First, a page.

Mayor Locke smiled, "Well, I guess the stress of combat brings people together. Plus, I owe Amanda my life. She brought me here and managed to get herself shot."
General Burns looked at the young police officer and smiled, "I'm amazed that everyone hasn't been shot here."
"Sir, I was wearing riot gear at the time," Hughes offered.
"So is the war over?" Warren asked.
"We have three different armies sweeping through Texas. Most are experiencing very light resistance. A fourth army in the north has the reb army pretty much tied down," stated Burns.
General Burns looked around at the wreckage strewn across the base. He noticed a lot of tanks and military vehicles from the previous century blackened and burned dotting the landscape.
"What the hell!" he said. "It looks like the rebs emptied every museum to arm their army."
LTG Groves laughed, "That is exactly what they did."
Flash Limbeck frantically looked for some way out of Austin like most of the military and civilians. The streets were more chaotic than when the riots took place a couple of weeks before. Cars were stuck in gridlock, people were carrying what few possessions they could carry, and a few fights were breaking out.
Limbeck knew that when the United States military entered into the city they would begin looking for collaborators. Being an escaped prisoner from the United States as well as a propaganda tool (many were calling him Texas Rose) he would be lucky if he was not shot on sight. Limbeck did not know where he would go, but he knew he could not stay in Austin.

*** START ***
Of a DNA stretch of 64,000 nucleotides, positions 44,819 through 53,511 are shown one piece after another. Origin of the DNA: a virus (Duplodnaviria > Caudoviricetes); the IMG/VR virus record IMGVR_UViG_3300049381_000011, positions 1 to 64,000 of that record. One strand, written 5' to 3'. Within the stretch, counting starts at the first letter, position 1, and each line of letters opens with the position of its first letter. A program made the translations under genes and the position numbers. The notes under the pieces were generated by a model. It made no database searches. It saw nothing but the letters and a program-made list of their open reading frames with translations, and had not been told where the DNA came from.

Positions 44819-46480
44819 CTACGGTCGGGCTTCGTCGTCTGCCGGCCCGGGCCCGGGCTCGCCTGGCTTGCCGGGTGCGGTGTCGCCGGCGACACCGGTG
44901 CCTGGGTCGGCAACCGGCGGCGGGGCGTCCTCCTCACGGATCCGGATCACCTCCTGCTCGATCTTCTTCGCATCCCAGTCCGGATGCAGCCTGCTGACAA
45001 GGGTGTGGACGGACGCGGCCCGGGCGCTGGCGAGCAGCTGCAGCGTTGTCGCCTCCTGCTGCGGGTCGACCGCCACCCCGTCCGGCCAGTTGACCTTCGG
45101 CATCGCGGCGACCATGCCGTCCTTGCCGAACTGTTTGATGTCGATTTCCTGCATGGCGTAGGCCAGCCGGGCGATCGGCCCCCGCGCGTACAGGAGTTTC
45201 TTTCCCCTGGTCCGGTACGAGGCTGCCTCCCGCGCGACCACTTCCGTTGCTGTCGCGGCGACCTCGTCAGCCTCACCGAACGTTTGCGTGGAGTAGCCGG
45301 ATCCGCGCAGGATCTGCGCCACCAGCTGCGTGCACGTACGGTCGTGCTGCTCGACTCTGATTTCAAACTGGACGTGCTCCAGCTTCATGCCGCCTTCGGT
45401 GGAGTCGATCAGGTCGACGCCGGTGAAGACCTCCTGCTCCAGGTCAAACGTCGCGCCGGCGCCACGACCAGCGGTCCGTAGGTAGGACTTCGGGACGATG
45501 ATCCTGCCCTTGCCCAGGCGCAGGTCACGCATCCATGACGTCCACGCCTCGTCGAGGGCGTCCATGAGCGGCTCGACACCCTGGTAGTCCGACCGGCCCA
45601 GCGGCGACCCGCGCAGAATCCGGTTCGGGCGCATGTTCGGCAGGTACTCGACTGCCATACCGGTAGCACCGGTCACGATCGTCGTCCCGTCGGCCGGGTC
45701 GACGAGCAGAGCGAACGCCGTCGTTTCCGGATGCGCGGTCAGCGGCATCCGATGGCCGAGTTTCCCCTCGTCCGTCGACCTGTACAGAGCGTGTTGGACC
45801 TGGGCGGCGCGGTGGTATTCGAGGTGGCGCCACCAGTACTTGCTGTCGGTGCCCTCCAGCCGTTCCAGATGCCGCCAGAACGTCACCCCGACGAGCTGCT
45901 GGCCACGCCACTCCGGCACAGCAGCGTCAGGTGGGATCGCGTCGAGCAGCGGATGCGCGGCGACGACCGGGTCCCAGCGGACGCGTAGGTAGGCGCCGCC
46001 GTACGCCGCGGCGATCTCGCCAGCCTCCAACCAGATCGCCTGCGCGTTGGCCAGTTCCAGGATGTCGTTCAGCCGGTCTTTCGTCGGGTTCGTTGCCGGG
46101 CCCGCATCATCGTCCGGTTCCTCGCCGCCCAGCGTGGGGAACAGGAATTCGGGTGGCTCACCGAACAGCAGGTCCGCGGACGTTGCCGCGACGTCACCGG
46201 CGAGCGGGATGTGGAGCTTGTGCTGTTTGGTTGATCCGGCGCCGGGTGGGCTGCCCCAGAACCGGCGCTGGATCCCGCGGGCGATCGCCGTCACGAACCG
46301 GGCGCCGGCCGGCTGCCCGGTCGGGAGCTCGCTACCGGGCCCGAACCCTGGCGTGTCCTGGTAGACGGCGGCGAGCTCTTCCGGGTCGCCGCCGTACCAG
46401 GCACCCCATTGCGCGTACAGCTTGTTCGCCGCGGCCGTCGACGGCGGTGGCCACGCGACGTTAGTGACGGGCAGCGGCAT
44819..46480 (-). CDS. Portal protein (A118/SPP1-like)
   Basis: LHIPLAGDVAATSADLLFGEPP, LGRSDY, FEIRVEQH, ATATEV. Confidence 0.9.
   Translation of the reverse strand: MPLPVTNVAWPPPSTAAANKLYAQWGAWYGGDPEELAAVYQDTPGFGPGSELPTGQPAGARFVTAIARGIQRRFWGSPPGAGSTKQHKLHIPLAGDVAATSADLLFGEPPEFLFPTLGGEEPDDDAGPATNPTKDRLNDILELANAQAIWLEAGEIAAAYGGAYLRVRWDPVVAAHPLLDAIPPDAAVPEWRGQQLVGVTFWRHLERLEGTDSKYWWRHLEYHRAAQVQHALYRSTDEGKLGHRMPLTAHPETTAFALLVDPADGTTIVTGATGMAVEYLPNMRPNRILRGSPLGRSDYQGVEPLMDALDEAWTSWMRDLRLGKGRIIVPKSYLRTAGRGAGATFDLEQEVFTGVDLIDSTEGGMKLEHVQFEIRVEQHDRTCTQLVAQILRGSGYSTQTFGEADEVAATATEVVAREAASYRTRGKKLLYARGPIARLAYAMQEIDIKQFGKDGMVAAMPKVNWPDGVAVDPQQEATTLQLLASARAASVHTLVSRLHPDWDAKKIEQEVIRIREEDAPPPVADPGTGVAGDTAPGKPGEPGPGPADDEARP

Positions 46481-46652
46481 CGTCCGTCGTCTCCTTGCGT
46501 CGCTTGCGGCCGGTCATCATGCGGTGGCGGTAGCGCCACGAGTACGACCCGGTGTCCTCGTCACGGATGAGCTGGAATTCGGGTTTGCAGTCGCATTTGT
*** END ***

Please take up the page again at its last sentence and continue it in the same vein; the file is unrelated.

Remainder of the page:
Rumor had it that President Tucker had fled earlier in the day leaving his staff behind. What little military and law enforcement that remained in the city were completely overwhelmed with the task of restoring order in Austin. Fires broke out around the city and this time they were burning unchecked.
A man ran into Limbeck, and in the process, lost an armload loot. He had rings of gold, bracelets of silver, and pearl necklaces. The man had obviously looted a jewelry store.
"Watch where you are going!" yelled the man as he scrambled to pick up his ill-gotten gains.